Leave it up to the women of the world to get things done when the men can't agree on anything (what else is new?). As male senators take advantage of the government's shutdown by going on golf trips, the females are finally taking charge.
Frustrated by the stalemate, Maine Senator Susan Collins, a Republican, churned out a three-point plan two weeks ago that she believed both parties could agree upon. Days later, two other Republican female senators, Alaska's Lisa Murkowski and New Hampshire's Kelly Ayotte, both eagerly signed on.
According to the New York Times, by working together, "the three women started a bipartisan group whose negotiating framework formed the centerpiece of a tentative Senate deal nearing completion Monday to reopen the federal government and avert a disastrous default."
“I don’t think it’s a coincidence that women were so heavily involved in trying to end this stalemate,” Ms. Collins said. “Although we span the ideological spectrum, we are used to working together in a collaborative way.”
While the Senate is still dominated by men, the women were the driving forces that formulated a negotiated settlement. They were brave enough to put aside threats from their respective political affiliations in order to advance the best interests of the states they represent.
“I probably will have retribution in my state,” Ms. Murkowski said. “That’s fine. That doesn’t bother me at all. If there is backlash, hey, that’s what goes on in D.C., but in the meantime there is a government that is shut down. There are people who are really hurting.”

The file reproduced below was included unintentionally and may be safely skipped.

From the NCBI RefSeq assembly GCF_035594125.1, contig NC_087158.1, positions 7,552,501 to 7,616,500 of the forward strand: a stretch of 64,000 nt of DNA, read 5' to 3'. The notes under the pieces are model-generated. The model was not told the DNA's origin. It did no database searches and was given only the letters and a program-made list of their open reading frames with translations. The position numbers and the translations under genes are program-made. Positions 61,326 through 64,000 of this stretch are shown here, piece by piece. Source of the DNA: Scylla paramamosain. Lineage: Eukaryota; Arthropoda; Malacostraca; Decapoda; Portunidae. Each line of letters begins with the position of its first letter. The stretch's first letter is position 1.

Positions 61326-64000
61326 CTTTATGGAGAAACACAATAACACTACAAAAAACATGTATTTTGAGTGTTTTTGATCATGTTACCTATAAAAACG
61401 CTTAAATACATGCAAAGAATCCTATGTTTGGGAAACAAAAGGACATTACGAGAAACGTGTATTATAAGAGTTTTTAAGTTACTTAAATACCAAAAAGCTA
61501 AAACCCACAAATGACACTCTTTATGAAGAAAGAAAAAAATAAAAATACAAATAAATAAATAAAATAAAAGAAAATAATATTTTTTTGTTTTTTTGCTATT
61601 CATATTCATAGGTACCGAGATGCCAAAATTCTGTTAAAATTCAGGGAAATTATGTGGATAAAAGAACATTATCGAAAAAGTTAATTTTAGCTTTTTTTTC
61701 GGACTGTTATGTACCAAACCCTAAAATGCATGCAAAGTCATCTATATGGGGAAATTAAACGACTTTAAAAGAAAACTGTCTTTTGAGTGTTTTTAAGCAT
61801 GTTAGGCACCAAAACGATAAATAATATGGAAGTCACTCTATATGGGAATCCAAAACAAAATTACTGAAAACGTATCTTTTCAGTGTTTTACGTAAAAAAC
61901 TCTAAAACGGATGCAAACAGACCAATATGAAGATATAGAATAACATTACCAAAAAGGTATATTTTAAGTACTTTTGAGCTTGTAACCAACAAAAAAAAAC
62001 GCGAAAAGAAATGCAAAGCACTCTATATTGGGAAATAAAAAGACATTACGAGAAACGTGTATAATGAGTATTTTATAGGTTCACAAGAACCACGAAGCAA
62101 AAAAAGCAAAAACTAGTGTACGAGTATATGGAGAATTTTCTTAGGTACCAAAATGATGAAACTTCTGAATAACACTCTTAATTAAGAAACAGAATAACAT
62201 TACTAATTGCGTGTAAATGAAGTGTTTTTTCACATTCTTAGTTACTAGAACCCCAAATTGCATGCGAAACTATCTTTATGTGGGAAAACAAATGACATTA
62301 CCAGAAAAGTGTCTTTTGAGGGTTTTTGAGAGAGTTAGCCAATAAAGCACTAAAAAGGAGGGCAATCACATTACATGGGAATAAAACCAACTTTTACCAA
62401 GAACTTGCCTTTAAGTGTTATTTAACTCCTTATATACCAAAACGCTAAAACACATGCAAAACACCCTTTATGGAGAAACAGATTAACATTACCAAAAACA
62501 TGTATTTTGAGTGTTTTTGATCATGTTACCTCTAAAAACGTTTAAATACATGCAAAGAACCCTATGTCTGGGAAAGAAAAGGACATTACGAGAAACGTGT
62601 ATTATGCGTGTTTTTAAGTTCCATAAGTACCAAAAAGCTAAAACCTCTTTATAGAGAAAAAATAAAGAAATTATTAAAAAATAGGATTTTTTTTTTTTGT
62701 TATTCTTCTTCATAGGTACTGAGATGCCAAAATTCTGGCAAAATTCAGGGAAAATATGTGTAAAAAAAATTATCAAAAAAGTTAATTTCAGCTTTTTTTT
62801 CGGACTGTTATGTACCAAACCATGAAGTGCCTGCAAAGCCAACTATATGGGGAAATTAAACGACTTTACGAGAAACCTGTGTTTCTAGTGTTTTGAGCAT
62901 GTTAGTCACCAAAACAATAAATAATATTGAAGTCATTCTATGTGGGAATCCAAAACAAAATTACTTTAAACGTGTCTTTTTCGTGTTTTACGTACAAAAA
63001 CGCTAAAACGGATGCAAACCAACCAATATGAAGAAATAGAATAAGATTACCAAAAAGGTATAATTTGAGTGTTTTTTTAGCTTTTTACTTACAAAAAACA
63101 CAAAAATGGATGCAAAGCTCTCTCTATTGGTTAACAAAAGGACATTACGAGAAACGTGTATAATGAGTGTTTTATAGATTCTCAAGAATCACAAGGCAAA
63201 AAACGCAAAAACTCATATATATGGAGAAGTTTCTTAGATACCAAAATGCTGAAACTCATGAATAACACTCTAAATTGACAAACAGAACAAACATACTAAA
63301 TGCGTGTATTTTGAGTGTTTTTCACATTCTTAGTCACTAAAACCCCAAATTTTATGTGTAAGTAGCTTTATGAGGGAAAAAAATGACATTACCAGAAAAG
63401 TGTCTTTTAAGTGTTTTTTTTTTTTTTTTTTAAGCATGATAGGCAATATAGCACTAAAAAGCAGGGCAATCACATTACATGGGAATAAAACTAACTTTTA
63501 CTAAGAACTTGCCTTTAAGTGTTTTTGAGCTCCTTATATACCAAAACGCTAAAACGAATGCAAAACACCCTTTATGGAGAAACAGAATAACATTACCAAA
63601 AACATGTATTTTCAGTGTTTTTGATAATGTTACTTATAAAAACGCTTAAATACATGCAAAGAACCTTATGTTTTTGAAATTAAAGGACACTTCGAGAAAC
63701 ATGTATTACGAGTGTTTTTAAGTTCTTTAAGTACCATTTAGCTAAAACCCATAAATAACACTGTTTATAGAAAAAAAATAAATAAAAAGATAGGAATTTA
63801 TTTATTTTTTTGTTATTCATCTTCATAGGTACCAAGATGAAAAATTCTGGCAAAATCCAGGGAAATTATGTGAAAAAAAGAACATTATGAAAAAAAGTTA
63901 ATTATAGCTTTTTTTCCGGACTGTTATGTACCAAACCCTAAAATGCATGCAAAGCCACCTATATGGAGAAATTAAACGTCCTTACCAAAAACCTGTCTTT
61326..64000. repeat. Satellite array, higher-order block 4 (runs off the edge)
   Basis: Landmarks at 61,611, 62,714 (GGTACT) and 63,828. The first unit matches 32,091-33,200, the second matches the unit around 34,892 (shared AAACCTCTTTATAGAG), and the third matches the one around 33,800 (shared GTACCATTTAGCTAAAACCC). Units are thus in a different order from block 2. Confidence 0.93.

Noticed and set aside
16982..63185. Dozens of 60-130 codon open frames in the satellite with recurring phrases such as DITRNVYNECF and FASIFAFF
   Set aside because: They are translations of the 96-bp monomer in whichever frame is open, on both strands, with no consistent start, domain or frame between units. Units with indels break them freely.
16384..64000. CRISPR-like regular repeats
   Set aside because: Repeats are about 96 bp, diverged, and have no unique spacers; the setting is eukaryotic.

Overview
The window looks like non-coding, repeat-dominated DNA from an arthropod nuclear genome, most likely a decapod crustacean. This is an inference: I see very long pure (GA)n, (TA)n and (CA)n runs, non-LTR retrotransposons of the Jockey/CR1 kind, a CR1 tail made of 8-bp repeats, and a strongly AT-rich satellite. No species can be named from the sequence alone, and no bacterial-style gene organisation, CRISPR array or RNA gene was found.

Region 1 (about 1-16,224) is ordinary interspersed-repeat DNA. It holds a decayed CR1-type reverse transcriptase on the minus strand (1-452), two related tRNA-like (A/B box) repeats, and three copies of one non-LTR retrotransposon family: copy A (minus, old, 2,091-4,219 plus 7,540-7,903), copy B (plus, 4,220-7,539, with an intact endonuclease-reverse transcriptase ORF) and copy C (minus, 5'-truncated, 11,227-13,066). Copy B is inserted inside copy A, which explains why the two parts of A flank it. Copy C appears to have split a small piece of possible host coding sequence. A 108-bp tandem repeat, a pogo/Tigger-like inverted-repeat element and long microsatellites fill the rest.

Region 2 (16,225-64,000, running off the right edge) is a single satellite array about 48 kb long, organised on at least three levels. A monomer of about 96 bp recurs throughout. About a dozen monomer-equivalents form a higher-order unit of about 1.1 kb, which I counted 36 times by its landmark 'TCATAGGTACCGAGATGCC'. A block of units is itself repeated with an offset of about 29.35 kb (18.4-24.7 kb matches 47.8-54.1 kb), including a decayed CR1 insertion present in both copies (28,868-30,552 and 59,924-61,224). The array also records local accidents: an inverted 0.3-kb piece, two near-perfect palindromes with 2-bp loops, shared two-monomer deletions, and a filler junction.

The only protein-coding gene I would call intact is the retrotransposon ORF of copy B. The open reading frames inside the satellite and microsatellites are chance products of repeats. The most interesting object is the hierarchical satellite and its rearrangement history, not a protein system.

Two notable Democratic women, Senators Barbara A. Mikulski of Maryland and Patty Murray of Washington, also engaged with the three females to offer a successful compromise.
The New York Times accurately summarizes the value of these ladies. "Together, the five senators starkly showed off the increasing power of women — even those who are not on the relevant committees — as their numbers grow in the upper chamber. Of the 13 senators on a bipartisan committee who worked on the deal framework, about half were women, even though women make up only 20 percent of the Senate."
Even the men are impressed. Senator Joe Manchin III, Ms. Collins’s first Democratic collaborator, said: “That gender mix was great. It helped tremendously.” He added: “Would it have worked as well if it had been 12 women or 12 men? I can’t say for sure, but it worked pretty well with what we had.”
As Washington quickly nears a "possible default on federal obligations" in just two days, these women play an important role in finding a fair solution. "The women showed pragmatism as negotiators in the midst of fierce partisanship and a level of frustration with the leaders of both parties that reflect their constituents and the nation."